How many times have you had to skip an event — or grit your teeth and make it through an event — as a result of the pain from a slipped or herniated disc? Though the lucky few who haven’t experienced back pain have no comprehension of how debilitating the symptoms can be, the 80% of the American public that experiences low back pain at some point in their lives knows all too well what it feels like … and when one tells another that they’re suffering from disc problems, that’s all that needs to be said to evoke sincere empathy and wishes for a quick recovery.
Unfortunately, despite the ubiquitous nature of back pain, many people still struggle with it. But now researchers from the University of Pennsylvania have made what appears to be a groundbreaking discovery: they believe that they’ve found a way to delay the natural progression that takes place within spinal discs after an injury. If their theory is proven, it will represent a sea change in the way that physicians address patients who come to them complaining of pain.
According to the physician at the University of Pennsylvania, spinal discs contain cells in their outer regions that have a negative impact on the discs ability to heal when injuries occur. Though most of the attention in spinal disc injury tends to be on the soft interior of the structure, the new revelations indicate that when cells in the outer region of the discs are damaged, their healing process leads to an inflammatory response that actually slows overall healing down.
The good news is that this inflammatory response can be addressed through drugs, allowing the natural healing process to take place.
Though the initial studies summarized in the journal Nature Biomedical Engineering were done using laboratory animals, the scientists involved were extremely optimistic about its long-term promise. According to postdoctoral fellow Edward Bonnevie of Penn Medicine’s McKay Orthopaedic Research Laboratory, “This work sheds light on some of the challenges we are going to face in slowing disc degeneration and preventing back pain. Most spine research focuses on the inner part of the disc, but our work highlights the fact that we need to treat the whole disc, and we believe doing so may lead to the identification of new targets for therapy.”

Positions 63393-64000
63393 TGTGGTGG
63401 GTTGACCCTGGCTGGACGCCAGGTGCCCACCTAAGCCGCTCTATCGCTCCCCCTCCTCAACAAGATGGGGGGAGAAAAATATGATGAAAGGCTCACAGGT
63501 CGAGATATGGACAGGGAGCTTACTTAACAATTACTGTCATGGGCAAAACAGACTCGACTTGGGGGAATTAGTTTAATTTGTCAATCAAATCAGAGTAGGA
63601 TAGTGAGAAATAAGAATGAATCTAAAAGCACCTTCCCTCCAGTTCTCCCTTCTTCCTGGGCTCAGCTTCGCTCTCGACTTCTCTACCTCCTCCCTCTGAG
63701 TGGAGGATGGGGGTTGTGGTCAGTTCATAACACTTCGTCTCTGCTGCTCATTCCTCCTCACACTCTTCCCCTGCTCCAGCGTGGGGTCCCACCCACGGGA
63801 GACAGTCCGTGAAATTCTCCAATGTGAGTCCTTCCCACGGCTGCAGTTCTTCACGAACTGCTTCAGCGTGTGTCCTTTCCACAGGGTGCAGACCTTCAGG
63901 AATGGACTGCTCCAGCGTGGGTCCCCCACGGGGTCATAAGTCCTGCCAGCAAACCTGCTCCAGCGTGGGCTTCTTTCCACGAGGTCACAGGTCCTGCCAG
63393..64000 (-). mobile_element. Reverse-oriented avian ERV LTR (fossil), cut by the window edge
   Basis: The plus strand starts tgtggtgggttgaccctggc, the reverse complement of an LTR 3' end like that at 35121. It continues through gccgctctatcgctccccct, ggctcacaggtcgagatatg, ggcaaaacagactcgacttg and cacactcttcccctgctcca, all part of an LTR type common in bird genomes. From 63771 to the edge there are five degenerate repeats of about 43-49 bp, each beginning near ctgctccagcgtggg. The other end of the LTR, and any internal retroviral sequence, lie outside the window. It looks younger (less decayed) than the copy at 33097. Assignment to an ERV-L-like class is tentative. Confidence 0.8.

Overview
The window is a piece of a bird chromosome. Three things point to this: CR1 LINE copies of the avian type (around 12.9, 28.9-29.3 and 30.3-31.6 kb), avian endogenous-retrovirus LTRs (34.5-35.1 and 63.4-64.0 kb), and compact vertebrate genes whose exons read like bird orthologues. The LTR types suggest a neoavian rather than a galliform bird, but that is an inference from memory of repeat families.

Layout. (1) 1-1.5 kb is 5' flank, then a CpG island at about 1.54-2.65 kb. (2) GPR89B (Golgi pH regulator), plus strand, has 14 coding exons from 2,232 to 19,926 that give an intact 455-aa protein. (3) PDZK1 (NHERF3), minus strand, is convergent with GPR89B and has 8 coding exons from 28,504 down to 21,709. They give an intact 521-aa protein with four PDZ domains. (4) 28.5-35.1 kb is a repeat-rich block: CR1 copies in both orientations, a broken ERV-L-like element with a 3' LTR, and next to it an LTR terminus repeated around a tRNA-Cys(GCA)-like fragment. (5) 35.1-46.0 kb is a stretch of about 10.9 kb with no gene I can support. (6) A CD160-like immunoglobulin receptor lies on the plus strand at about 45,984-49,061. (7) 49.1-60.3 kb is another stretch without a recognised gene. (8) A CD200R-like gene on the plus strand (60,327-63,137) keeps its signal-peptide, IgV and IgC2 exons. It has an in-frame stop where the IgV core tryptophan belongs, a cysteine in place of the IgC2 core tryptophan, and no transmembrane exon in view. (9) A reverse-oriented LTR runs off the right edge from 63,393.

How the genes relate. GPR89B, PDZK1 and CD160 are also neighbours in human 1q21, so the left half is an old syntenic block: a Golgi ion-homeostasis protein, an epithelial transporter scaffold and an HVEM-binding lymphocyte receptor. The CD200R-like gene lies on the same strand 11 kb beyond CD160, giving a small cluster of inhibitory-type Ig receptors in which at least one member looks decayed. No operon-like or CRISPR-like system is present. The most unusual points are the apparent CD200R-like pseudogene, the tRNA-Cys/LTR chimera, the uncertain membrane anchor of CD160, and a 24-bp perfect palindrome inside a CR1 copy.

In explaining their discovery, the researchers described the spine’s discs as being similar to water balloons, equating the balloon’s water to the water-attracting proteins in the inside of the discs and the balloons exterior to the cells’ outer layer of fibrous tissue, which is constantly being subjected to a certain level of pressure and stretch. The discs’ purpose is to provide cushioning for the vertebrae which are essentially stacked upon one another in the spine: failing that process, the discs come into contact with each other and nearby nerves, creating a pain response.
In analyzing the effect that the outer region of the discs has on this process, Dr. Bonnevie said, “We know that cells in the inner region undergo changes as a result of disc injury and degeneration, and researchers have tried to restore function to those cells. But you can think of that like trying to fill up a water balloon that already has holes—it isn’t a viable treatment option by itself.”
As researchers pursue exciting new approaches to back pain, our minimally invasive spine surgery practice offers tried and true procedures that offer relief for the symptoms you’re experiencing.
Contact us today to set up an appointment to diagnose your problem and create an effective treatment plan.